Review Summary: In defense of immaturity.
There are few albums in recent memory more one-dimensional than Only Death Is Real.
From its eye-rolling, “My Immortal”-esque title to the lyrics contained within, there’s nothing remotely articulate about Stray from the Path’s latest LP. One song samples the now-iconic but painfully overused “they’re not sending their best…” Donald Trump sound bite. Another repeats “The price is wrong, bitch!” nine times. If you’re looking for mature, fleshed-out political discourse, you’d be hard-pressed to find a more subpar piece of music.
And yet, I wouldn’t call it an album without merit. Rather, it succeeds where many of its contemporaries have failed: by having some balls. Take, for example, modern punk titans Rise Against, whose last four albums have established little more than “Tim McGrath is angry at things.” What things is he angry at? How do they cause him enough discomfort to fill nine years’ worth of music? I sure as hell don’t know, and frankly, I doubt Tim does either.
Only Death Is Real,
despite its cliche, repetitive rap metal songwriting and ham-fisted lyrical content, is at the very least about
something. Drew York and company clearly hold some firm beliefs and have no qualms about putting them on record. Their lyrics, clumsy as they may be, serve as specific and scathing indictments of the American political climate. Throughout the record, Stray from the Path relentlessly berate xenophobia, the “alt-right,” post-election hate crimes, the mainstream media, and both political parties, even offering an enthusiastic endorsement of Richard Spencer’s widely-publicized encounter with a fist. Again, though they by no means offer deep or thought-out commentary on these topics, I give them credit for at least addressing them. If nothing else, Only Death Is Real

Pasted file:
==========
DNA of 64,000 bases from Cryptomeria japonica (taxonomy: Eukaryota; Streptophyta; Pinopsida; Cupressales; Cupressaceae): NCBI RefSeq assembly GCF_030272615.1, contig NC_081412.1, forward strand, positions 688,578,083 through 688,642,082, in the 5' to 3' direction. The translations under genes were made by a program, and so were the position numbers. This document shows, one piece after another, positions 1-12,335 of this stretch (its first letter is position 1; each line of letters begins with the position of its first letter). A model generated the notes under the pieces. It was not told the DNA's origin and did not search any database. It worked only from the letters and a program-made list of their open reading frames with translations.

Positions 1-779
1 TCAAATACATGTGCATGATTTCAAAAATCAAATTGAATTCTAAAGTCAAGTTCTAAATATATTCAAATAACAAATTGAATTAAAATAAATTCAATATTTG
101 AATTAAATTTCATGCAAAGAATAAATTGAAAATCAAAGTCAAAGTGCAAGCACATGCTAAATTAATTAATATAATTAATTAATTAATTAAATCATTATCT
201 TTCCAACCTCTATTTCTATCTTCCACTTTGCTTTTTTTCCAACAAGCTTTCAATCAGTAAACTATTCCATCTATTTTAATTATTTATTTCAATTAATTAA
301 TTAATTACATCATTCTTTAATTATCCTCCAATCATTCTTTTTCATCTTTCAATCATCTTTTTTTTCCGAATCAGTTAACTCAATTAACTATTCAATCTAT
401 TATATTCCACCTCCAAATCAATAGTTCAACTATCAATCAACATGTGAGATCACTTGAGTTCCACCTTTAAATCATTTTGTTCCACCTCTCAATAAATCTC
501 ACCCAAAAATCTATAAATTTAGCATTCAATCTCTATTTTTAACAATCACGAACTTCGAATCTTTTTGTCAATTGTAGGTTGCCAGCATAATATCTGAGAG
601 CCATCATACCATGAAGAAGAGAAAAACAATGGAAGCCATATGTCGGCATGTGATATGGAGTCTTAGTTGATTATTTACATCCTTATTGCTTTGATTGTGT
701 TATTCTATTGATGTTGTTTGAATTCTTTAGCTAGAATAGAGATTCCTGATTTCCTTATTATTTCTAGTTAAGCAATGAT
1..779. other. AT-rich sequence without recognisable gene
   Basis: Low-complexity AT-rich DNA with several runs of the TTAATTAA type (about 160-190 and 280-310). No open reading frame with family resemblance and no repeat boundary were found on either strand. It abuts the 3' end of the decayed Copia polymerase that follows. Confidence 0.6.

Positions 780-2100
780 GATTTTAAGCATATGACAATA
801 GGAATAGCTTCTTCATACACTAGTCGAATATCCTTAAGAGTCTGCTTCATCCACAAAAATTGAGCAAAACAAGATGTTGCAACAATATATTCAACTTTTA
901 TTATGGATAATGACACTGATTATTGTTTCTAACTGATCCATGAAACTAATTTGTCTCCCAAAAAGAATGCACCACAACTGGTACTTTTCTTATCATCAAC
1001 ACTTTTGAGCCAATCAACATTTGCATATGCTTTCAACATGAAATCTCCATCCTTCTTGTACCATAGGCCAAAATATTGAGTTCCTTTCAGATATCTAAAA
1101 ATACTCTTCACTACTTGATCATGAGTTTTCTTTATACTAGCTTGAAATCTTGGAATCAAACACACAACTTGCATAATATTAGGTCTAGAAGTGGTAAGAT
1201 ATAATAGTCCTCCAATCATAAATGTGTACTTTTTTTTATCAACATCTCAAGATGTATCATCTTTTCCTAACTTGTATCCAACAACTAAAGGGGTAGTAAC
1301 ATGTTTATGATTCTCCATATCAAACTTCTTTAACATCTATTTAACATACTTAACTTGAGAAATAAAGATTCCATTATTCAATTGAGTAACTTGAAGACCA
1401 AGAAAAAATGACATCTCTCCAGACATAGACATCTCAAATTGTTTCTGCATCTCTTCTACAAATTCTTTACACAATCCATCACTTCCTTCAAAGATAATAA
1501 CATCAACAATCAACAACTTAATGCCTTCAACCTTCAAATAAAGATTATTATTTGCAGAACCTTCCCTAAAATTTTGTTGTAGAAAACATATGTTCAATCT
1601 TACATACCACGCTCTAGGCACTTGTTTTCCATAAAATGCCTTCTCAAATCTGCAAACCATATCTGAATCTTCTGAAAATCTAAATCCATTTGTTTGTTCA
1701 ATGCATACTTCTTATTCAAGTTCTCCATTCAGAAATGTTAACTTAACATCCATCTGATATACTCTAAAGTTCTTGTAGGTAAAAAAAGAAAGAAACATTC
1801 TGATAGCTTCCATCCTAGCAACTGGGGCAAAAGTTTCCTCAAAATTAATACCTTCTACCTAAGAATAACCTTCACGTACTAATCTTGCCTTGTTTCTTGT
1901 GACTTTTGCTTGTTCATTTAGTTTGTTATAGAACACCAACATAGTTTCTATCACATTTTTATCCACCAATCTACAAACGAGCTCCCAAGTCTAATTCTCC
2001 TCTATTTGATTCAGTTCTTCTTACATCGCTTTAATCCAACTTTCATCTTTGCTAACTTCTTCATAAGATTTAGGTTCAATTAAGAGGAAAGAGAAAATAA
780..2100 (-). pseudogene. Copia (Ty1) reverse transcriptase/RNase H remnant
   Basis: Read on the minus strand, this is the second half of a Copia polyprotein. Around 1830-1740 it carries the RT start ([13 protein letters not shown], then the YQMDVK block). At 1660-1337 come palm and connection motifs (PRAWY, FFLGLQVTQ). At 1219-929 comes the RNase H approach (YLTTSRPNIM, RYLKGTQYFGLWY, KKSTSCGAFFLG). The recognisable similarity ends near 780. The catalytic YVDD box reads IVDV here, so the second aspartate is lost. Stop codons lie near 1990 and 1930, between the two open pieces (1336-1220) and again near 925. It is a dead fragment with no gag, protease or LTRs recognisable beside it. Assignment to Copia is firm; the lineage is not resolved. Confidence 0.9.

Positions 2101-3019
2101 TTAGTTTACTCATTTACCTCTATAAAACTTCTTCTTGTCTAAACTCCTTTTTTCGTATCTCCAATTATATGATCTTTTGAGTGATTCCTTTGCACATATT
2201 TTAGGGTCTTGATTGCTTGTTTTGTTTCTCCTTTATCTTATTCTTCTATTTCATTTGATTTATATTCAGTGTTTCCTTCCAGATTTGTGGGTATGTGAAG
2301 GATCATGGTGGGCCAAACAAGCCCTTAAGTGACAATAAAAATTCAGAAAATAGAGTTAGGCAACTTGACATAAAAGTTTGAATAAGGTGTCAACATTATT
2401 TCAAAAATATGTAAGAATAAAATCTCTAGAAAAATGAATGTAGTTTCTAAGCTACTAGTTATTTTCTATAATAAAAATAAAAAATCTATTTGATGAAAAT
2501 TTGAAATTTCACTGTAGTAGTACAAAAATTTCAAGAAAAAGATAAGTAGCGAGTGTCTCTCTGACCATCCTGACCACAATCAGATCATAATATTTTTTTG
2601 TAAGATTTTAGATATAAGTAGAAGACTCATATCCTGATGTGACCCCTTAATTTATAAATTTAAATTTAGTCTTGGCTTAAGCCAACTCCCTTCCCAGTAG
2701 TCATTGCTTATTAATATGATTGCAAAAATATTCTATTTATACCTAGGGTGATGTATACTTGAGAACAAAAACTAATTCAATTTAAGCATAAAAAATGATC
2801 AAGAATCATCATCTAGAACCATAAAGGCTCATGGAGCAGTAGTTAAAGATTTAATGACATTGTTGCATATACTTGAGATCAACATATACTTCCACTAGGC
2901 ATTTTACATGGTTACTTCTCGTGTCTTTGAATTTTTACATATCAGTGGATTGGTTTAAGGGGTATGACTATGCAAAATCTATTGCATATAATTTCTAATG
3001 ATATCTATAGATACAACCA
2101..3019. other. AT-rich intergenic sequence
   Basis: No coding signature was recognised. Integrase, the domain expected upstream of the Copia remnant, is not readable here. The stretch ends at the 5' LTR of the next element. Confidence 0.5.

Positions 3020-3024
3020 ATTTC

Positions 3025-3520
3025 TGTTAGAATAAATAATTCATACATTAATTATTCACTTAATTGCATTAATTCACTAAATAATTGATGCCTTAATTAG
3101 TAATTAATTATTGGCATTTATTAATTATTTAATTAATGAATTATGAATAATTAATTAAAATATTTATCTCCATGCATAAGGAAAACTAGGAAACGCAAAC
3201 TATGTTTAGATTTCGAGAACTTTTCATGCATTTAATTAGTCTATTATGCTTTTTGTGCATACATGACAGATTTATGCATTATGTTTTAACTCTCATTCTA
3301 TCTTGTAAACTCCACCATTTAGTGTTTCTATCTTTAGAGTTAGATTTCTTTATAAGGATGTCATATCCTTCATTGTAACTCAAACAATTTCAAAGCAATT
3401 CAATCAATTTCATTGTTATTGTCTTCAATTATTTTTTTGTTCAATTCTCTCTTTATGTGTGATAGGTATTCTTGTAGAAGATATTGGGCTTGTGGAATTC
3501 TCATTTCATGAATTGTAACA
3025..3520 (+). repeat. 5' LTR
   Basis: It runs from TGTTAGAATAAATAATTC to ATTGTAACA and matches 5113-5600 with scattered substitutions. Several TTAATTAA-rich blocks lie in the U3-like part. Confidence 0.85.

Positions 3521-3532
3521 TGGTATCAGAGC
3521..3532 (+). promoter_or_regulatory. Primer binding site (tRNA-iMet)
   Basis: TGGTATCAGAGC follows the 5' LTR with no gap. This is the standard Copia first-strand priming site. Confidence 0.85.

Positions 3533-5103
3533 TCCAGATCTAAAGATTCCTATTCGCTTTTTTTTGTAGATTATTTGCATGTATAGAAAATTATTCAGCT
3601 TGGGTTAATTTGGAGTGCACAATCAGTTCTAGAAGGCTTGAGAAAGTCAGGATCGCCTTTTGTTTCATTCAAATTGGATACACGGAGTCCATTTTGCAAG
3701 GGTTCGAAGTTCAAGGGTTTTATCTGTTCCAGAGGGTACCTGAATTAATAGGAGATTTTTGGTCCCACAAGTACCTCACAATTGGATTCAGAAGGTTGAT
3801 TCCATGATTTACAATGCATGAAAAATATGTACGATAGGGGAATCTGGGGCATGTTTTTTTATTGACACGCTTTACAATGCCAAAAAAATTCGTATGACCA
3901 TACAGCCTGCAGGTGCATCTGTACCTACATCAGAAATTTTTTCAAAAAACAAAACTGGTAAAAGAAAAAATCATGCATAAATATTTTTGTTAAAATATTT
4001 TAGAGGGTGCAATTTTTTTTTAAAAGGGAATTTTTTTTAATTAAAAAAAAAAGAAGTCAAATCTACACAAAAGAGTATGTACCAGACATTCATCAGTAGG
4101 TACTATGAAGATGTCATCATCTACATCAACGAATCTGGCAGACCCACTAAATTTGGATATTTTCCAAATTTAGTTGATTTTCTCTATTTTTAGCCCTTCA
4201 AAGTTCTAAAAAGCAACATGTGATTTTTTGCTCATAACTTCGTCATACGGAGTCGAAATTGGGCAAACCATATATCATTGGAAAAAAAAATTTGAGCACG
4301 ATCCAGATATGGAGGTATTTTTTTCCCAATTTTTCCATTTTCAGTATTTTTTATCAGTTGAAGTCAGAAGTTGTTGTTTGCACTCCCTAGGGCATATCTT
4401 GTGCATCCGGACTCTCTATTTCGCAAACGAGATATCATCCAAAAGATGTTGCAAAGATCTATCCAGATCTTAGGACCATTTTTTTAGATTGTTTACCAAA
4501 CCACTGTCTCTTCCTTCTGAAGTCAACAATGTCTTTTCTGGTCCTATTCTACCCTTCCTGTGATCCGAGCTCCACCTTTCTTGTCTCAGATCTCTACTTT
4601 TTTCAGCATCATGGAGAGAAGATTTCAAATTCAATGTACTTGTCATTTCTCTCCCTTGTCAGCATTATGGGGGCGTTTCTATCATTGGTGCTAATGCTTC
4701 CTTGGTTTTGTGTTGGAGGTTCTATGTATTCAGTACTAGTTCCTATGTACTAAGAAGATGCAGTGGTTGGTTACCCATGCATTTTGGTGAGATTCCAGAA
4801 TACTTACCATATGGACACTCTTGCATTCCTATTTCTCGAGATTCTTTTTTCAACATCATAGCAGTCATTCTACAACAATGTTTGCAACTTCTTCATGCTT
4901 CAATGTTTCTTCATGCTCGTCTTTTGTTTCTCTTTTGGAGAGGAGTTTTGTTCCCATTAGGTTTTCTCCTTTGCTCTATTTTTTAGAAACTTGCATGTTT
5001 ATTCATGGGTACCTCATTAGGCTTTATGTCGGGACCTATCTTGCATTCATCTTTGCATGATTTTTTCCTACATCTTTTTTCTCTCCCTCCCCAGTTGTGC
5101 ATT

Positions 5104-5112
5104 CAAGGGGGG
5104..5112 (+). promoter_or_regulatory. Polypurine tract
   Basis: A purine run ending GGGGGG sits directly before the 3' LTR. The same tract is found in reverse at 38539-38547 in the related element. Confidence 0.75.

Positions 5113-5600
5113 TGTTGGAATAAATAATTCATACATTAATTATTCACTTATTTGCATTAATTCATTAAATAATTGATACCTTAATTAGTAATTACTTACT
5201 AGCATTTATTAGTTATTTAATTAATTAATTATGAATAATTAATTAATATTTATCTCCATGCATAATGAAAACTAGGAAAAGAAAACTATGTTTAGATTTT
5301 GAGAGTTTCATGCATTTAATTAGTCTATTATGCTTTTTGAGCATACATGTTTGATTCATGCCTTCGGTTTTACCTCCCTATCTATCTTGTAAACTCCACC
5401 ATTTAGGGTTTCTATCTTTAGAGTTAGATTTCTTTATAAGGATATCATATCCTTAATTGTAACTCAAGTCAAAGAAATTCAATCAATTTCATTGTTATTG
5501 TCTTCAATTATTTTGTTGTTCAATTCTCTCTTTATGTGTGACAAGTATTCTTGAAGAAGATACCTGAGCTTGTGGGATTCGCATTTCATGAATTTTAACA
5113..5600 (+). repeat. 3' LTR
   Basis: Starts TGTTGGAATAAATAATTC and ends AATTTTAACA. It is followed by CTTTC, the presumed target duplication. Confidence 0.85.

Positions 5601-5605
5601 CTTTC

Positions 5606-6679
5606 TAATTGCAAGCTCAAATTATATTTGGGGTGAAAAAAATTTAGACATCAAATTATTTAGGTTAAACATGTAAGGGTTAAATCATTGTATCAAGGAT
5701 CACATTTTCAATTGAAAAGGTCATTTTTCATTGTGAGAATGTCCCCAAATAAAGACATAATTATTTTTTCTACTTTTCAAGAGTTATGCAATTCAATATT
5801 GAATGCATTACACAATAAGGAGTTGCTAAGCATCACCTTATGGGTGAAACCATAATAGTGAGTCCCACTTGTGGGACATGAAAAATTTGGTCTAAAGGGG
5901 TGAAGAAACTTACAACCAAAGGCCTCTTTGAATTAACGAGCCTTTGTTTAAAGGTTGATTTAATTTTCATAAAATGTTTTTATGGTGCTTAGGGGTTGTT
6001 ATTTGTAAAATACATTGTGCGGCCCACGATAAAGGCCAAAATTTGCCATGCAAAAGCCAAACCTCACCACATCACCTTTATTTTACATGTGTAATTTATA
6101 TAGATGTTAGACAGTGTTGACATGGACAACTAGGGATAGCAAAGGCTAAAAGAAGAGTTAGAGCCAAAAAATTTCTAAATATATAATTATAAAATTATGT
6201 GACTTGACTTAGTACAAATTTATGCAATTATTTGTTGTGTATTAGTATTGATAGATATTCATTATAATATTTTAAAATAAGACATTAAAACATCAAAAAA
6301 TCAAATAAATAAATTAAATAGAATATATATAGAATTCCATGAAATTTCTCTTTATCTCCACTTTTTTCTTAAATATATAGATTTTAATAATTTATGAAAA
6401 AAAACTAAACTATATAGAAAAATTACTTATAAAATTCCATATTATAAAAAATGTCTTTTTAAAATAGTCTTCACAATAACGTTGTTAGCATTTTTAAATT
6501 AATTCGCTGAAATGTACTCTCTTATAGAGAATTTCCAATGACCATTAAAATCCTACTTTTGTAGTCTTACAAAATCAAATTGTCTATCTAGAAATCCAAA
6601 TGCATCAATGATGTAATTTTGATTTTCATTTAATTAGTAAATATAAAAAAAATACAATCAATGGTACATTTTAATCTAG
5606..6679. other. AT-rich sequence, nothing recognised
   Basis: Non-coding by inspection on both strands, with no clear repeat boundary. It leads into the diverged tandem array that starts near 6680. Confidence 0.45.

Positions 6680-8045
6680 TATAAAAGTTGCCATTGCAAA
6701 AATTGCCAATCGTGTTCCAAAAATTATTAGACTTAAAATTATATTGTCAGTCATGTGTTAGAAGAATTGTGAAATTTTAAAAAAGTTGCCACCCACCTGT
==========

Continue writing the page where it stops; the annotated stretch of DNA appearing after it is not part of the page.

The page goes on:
is uniquely of the times, an increasingly rare quality in today’s punk scene. York is no Thomas Paine or Ralph Emerson or, hell, even Zack De La Rocha, but perhaps that’s even part of the appeal.
I can completely understand why one might label this a "bad" album from an objective standpoint. For all I know, it may very well be one. But at the very least it’s an authentic sort of bad, a bad that encompasses the psyche and ethos of a generation. Only Death Is Real
is the soundtrack to a millennial revolution, and though such a revolution may prove ill-conceived and ill-fated, it’s the product of passion. And it’s this same raw, visceral passion that ultimately propels Stray from the Path - stumbling, bumbling, and out of breath - across the finish line.